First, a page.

In saying that the terrible explosion in Beirut is an ecosocialist issue I am not counterposing this claim to the fact that this is also an issue of corruption, of government incompetence, of health and safety and many other things.
Subjects Archives: Ecology
Marxist Ecology, Environmental Science and Ecological Crisis
What can a virus tell us about climate breakdown, in its causation and in humanity’s response?
Marx’s Ecology: John Bellamy Foster details the ecological foundation of Marx’s critique of capitalism and argues that it has great relevance to understanding the environmental crisis we face today.
No one should have been surprised by COVID-19. Epidemiologists have been warning for decades about the increasing danger of novel virus pandemics that could cause major human suffering, disrupt the economy and exacerbate the growing inequalities that characterizes the modern world.
Climate progressive countries United Kingdom and Sweden have to ramp up their commitments to reach the Paris Agreement goal, according to a new study led by Kevin Anderson of the Tyndall Centre for Climate Change Research at the University of Manchester and Upsalla University.
It is therefore from 1971-72, after the emergence of the first ecological movements and following his reading of the pioneering works of Elmar Altvater, Harry Rothman and Barry Commoner, that he began to integrate the ecological dimension into his thinking.
Recent activity around solar geoengineering is sparking debate over its role in climate policy. Backed by billionaires, and with connections to the U.S. military, solar geoengineering offers nothing but an Earth engineered to fit the needs of capital. It is antithetical to a radical climate movement.
The Global Ecosocialist Network (GEN) is asking its members and affiliated organisations to popularise the idea of a global climate strike coinciding with the COP 26 Conference in Glasgow in November 2021.
For much of human history, most people—men and women—wore loose fitting robes of various types to cover their bodies. It is thought that trousers were invented relatively recently in human history, around 1000 BCE, so that people could be more comfortable riding horses.
In a period of ecological and climate crises, figuring out ‘how to save nature’ is perhaps the principal challenge facing our planet. Yet, a largely unchallenged view is the misconception that overpopulation is among the primary drivers of these crises.
The world is at an existential crossroads involving a pandemic, a deep economic recession, devastating climate change, extreme inequality, and an uprising against racist policies. Running through all of these challenges is the longstanding neglect of extreme poverty by many governments, economists, and human rights advocates.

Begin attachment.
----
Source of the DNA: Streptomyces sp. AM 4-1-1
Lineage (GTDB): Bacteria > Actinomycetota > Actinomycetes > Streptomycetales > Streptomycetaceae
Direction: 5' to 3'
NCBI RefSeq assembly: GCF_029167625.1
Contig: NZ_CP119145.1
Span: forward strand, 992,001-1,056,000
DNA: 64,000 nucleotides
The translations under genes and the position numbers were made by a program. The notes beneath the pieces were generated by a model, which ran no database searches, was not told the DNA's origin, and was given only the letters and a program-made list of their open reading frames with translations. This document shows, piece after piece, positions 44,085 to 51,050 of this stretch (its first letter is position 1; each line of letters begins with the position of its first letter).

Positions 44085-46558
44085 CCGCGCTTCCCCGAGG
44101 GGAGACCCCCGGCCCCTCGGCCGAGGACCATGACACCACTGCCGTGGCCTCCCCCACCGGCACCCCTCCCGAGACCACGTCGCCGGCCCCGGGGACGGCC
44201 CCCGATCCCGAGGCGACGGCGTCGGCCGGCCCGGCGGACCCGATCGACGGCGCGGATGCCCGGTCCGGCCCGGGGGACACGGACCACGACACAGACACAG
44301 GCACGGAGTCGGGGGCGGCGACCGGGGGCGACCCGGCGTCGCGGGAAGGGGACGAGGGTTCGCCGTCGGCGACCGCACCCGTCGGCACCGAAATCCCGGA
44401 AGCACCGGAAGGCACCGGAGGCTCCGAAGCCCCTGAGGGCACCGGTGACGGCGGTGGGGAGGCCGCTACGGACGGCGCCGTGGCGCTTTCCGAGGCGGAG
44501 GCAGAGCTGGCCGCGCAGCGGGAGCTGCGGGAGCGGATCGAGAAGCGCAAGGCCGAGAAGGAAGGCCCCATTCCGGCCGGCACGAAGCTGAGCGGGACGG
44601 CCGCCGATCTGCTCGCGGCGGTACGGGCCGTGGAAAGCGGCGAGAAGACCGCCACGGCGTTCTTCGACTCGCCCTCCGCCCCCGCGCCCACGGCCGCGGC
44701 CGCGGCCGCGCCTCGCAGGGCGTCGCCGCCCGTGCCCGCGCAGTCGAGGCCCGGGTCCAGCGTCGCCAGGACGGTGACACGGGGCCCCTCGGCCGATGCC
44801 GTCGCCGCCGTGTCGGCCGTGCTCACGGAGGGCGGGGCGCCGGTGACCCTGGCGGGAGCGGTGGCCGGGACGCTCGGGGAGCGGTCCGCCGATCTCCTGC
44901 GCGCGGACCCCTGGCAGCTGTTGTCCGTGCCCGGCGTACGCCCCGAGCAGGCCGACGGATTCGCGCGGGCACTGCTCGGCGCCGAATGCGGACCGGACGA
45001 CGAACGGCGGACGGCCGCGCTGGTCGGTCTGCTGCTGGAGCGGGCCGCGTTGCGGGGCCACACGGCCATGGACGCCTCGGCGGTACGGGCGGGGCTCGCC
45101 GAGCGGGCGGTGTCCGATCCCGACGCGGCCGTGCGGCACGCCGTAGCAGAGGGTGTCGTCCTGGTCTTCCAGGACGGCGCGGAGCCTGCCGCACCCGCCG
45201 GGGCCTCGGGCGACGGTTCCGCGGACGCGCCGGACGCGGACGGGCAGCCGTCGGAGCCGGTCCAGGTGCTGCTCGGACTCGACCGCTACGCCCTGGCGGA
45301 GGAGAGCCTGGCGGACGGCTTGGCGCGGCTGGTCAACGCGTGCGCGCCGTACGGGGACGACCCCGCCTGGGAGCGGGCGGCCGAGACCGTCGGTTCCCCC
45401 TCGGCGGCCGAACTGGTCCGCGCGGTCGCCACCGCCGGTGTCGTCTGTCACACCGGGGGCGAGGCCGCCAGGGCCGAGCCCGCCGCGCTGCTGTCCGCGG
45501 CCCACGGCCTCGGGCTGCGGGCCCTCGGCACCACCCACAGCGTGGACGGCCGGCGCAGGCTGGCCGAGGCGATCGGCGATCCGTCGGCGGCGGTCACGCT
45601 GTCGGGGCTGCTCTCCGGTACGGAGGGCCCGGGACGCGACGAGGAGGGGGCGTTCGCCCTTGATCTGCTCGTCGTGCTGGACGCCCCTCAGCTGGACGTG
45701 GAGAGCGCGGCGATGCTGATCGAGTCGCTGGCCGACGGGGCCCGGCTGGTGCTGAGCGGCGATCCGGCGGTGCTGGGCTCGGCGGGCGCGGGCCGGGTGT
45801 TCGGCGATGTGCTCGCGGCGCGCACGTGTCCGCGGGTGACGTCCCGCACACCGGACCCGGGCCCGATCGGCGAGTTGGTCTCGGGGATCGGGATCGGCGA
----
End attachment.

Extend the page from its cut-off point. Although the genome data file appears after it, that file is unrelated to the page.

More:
The Cosmonaut team inaugurates the ecology series by discussing John Bellamy Foster’s seminal book Marx’s Ecology on its twentieth anniversary.
Canadian Dimension in conversation with essayist, researcher and historian Max Ajl
‘The immediate objects are the total destruction and devastation of [Iroquois Confederacy] settlements and the capture of as many prisoners of every age and sex as possible.… the country may not be merely overrun but destroyed.’ —Commands from George Washington to General Sullivan on May 31, 1779
On the show this week, Chris Hedges talks to writer, teacher and activist Victor Wallis about the prospect and need for ecosocialism. Wallis’ book is entitled ‘Red-Green Revolution: The Politics and Technology of Ecosocialism’.
Cities across the world are facing a double-barreled existential problem: how to adapt to climate change and how to pay for it.
At the 1964 Tokyo Olympics a young man born on the day of Hiroshima nuclear bombing was selected to be the last torch bearer on the relay, to signify that Japan had stood up from nuclear ruin. In an attempt to replicate the 1964 Olympic theme, the Abe government has constructed the idea of a […]
What constitutes acceptable Marxist theory is a topic of endless debate. Over the past few decades, much ink has been devoted to how we should go about reconciling Marxism and ecological concerns.
We know how the first paragraph begins. We’ve read about the changing climate for over twenty years, infrequently at first and then daily until we couldn’t deny it any longer. The world is burning.
The COVID-19 pandemic has unravelled the close structural links between the climate crisis and the global capitalist mode of production.